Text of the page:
Sunday, October 05, 2008

Shnozzes &Knowing/Poetry Bailout/ Foreleg Eardrums/

Fewer & Further Press is pleased to announce the publication of Ed's son John Coletti's Same Enemy Rainbow. Same Enemy Rainbow is 30 pages, hand-sewn, and printed on laid paper in an edition of 200 copies, 40 of which are special editions.

Copies can be purchased for $8, postpaid. Please visit the Fewer & Further Press site for an excerpt and cover image. Payments can be made through the site with Paypal.

The special editions are signed by the author and include a small double-sided broadside, for $10. If you would like to purchase a special edition, please contact the editor for availability.

If you would like to pay by check, make check payable to Jess Mynes, and mail it to:

Jess Mynes
121 Lockes Village Rd
Wendell, MA 01379

Thank you very much.

Jess Mynes, editor
Schnozzes and When We Know by Ed Coletti

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Poetry Bailout Will Restore Confidence of Readers

By Charles Bernstein in Harper's September 26, 2008

From a statement read at an event marking the release of Best American Poetry 2008, held last night at The New School, in New York City. David Lehman is the series editor of Best American Poetry, and Robert Polito is the director of the writing program at The New School.

Chairman Lehman, Secretary Polito, distinguished poets and readers—I regret having to interrupt the celebrations tonight with an important announcement. As you know, the glut of illiquid, insolvent, and troubled poems is clogging the literary arteries of the West. These debt-ridden poems threaten to infect other areas of the literary sector and ultimately to topple our culture industry.

Charles Bernstein’s most recent collection of poetry is Girly Man. His poem “Pompeii” appeared in the August issue of Harper’s Magazine; his essay “Wet verse at The New Yorker” appeared in the November 1989 issue.

Cultural leaders have come together to announce a massive poetry buyout: leveraged and unsecured poems, poetry derivatives, delinquent poems, and subprime poems will be removed from circulation in the biggest poetry bailout since the Victorian era. We believe the plan is a comprehensive approach to relieving the stresses on our literary institutions and markets.

Let there be no mistake: the fundamentals of our poetry are sound. The problem is not poetry but poems. The crisis has been precipitated by the escalation of poetry debt—poems that circulate in the market at an economic loss due to their difficulty, incompetence, or irrelevance.

Illiquid poetry assets are choking off the flow of imagination that is so vital to our literature. When the literary system works as it should, poetry and poetry assets flow to and from readers and writers to create a productive part of the cultural field. As toxic poetry assets block the system, the poisoning of literary markets has the potential to damage our cultural institutions irreparably.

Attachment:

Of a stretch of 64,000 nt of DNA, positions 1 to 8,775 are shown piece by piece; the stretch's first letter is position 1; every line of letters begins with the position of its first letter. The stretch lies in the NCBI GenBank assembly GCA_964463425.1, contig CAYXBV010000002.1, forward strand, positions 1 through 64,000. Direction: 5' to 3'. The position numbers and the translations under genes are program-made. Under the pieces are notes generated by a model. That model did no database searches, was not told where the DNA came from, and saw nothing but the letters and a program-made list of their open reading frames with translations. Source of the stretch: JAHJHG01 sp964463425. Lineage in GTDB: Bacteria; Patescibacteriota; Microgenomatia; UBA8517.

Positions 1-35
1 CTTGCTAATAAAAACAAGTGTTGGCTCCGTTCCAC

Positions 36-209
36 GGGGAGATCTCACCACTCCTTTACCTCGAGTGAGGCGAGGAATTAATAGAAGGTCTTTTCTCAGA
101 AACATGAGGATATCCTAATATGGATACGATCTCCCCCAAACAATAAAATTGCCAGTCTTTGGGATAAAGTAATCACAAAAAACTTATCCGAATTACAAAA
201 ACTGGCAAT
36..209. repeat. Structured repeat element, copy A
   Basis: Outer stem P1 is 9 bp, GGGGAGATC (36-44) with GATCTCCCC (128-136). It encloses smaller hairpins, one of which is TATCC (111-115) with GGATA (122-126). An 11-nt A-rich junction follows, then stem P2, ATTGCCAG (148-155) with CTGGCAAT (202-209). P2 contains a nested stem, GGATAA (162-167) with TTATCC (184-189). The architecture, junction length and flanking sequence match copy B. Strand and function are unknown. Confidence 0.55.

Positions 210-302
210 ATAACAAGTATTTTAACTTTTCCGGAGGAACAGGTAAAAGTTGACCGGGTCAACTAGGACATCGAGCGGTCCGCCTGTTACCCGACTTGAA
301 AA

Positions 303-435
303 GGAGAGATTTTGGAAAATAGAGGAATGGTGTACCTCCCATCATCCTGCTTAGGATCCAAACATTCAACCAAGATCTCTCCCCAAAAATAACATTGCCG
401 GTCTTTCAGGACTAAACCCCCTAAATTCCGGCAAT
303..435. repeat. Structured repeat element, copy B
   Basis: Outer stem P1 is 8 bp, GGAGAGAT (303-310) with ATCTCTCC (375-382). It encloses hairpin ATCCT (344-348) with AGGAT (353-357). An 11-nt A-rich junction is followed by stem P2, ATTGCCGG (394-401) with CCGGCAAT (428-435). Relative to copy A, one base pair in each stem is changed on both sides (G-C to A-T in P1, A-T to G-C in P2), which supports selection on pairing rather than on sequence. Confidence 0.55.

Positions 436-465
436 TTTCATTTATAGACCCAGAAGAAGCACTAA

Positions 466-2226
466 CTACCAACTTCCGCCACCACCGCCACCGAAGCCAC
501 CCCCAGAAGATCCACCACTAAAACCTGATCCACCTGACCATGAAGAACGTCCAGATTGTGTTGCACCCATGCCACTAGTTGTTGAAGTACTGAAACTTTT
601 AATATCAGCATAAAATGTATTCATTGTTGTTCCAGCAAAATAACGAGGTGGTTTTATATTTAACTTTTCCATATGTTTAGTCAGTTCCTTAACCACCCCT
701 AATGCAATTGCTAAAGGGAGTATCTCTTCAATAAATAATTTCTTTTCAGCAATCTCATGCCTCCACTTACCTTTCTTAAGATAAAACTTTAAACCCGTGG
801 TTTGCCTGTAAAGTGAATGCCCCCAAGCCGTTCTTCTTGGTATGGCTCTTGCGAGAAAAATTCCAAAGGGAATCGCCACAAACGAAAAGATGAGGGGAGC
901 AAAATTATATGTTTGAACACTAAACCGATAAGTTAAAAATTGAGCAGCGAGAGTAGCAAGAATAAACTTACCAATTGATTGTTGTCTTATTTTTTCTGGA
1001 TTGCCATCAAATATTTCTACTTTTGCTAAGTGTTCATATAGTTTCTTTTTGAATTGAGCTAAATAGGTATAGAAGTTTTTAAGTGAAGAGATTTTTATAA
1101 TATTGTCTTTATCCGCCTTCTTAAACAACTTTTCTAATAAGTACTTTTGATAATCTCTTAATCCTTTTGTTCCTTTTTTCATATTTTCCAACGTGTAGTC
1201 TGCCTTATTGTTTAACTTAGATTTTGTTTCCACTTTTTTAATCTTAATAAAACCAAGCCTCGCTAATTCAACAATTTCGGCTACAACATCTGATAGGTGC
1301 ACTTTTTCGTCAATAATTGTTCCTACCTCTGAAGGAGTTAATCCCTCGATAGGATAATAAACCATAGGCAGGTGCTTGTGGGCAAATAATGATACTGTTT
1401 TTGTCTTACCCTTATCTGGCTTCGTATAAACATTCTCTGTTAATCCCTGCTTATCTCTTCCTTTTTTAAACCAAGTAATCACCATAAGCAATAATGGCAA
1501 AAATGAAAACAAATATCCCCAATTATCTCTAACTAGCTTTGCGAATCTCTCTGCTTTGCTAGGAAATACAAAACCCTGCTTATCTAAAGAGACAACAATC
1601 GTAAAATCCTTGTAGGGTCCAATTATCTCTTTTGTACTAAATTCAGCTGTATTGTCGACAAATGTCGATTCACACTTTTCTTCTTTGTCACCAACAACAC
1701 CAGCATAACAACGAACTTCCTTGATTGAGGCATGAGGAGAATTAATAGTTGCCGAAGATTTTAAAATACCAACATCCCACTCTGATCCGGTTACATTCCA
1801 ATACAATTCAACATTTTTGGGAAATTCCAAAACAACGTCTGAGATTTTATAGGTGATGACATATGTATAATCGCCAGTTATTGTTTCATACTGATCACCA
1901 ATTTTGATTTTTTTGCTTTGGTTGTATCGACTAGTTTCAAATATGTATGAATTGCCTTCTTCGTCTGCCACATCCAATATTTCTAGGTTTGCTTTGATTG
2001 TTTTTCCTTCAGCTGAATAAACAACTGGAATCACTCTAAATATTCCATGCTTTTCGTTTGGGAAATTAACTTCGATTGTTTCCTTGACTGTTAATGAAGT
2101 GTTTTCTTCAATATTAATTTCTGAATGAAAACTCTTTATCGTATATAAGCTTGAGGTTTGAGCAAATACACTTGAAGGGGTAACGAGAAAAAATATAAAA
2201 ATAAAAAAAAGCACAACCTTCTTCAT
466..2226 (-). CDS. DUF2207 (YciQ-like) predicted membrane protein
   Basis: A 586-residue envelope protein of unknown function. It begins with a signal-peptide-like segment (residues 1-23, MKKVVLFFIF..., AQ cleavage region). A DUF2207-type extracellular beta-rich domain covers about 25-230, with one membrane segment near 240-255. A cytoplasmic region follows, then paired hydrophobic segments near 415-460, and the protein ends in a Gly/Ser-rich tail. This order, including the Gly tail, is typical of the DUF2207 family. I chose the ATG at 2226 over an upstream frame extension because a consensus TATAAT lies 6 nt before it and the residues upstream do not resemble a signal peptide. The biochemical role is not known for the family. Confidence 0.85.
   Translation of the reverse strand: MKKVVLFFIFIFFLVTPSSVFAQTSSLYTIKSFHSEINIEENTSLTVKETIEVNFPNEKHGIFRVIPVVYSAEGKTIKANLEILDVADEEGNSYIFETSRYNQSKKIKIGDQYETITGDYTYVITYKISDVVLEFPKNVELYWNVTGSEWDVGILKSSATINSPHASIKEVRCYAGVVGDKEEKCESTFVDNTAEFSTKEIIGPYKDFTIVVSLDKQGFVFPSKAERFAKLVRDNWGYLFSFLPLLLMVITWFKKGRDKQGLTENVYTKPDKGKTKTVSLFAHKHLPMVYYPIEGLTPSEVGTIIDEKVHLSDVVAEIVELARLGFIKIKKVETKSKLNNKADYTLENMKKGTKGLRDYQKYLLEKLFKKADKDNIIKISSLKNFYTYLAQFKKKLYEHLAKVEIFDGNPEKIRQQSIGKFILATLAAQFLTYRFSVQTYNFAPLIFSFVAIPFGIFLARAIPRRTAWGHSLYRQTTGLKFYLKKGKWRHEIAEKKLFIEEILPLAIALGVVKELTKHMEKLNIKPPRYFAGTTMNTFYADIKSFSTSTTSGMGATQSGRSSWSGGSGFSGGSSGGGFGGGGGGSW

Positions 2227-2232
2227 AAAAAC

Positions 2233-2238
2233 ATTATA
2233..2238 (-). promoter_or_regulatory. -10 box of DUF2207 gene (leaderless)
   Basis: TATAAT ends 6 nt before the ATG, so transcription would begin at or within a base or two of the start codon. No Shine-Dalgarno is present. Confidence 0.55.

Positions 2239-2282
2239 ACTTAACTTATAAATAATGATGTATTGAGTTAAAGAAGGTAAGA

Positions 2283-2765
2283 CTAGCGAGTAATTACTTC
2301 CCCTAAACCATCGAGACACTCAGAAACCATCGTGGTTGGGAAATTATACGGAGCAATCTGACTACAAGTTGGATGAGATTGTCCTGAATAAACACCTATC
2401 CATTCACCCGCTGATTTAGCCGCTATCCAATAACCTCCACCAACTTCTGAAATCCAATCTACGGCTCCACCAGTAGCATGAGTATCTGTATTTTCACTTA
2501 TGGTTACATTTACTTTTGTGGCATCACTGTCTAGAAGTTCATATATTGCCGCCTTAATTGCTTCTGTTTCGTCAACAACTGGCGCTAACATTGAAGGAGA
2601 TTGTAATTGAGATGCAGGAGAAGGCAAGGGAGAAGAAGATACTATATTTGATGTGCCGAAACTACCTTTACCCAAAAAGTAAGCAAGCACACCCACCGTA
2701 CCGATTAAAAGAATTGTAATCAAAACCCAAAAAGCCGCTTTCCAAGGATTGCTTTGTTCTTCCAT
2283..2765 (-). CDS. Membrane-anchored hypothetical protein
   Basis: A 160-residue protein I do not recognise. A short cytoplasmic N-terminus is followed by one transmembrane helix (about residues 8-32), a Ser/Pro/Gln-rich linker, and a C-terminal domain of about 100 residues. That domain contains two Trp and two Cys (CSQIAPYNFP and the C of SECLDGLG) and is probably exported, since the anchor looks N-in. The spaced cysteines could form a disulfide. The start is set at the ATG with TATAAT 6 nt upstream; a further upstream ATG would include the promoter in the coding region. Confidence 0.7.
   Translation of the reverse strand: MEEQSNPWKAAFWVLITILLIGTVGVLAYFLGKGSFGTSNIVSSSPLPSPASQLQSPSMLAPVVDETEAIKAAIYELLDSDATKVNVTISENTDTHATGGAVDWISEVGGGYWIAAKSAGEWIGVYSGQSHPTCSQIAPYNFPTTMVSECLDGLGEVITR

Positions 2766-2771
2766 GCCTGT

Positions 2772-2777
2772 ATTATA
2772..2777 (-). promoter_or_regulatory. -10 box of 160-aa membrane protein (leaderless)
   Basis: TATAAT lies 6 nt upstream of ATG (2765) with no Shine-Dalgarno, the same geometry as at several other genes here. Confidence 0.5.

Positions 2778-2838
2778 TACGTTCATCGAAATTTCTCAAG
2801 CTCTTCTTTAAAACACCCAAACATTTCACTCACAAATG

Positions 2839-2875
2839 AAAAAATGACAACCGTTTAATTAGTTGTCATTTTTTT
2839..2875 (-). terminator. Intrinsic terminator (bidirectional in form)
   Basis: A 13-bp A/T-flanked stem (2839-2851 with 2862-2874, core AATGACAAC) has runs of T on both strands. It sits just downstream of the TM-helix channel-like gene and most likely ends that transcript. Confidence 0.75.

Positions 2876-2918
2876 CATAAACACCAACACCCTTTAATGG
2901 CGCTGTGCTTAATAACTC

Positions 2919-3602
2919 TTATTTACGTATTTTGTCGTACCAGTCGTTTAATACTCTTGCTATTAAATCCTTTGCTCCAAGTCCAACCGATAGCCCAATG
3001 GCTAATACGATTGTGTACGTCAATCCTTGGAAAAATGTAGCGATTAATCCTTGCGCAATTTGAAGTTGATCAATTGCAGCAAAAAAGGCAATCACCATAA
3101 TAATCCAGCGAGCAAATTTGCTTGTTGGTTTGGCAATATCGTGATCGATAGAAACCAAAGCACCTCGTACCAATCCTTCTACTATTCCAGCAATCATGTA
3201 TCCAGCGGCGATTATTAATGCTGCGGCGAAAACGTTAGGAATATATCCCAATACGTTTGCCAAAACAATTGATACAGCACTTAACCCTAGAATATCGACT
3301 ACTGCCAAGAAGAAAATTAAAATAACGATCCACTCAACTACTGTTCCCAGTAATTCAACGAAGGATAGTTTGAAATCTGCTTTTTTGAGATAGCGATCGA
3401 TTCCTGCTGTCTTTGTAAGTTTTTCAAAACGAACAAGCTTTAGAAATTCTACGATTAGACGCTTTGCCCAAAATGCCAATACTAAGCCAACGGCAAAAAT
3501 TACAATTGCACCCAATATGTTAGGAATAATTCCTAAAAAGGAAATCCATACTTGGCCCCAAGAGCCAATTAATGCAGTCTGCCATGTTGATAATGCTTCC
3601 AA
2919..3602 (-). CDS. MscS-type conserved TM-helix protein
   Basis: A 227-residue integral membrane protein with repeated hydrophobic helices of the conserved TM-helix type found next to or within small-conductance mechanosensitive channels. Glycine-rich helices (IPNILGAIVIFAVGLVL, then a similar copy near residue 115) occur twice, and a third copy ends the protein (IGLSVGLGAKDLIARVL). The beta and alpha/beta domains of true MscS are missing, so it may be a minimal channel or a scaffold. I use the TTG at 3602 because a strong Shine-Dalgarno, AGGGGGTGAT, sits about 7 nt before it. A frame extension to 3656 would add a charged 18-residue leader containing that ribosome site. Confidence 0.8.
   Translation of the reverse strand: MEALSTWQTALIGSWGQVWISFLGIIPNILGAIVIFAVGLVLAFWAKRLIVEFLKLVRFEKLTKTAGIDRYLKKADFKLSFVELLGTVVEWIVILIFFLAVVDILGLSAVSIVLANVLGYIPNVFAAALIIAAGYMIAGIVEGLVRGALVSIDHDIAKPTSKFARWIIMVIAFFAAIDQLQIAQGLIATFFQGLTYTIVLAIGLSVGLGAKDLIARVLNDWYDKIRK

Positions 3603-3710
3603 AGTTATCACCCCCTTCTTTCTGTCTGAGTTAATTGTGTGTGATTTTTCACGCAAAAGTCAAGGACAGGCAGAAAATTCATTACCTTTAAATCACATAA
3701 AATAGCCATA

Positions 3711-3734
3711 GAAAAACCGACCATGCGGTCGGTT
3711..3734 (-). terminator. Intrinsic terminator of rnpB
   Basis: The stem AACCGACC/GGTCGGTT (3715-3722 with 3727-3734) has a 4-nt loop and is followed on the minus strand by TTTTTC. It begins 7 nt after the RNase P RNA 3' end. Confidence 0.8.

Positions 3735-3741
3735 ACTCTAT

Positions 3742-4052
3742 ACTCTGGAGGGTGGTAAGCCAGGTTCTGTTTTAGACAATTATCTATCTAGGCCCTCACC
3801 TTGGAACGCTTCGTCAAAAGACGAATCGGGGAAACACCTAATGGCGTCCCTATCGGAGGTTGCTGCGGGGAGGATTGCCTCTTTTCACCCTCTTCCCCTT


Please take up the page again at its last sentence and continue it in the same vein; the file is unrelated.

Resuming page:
As we know, lax composition practices since the advent of modernism led to irresponsible poets and irresponsible readers. Simply put, too many poets composed works they could not justify. We are seeing the impact on poetry, with a massive loss of confidence on the part of readers. What began as a subprime poetry problem on essentially unregulated poetry websites has spread to other, more stable, literary magazines and presses and contributed to excess poetry inventories that have pushed down the value of responsible poems.

The risks poets have taken have been too great; the aesthetic negligence has been profound. The age of decadence must come to an end with the imposition of oversight and regulation on poetry composition and publishing practices.

We are convinced that once we have removed these troubled and distressed poems from circulation, our cultural sector will stabilize and readers will regain confidence in American literature. We estimate that for the buyout to be successful, we will need to remove from circulation all poems written after 1904.

This will be a fresh start, a new dawn of a new day. Without these illiquid poems threatening to overwhelm readers, we will be able to create a literary culture with a solid aesthetic foundation.

I’m Charles Bernstein, and I approved this message.

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Foreleg Eardrums
by Amy Trussell

Stop and put your shirt on the fence and look heavenward.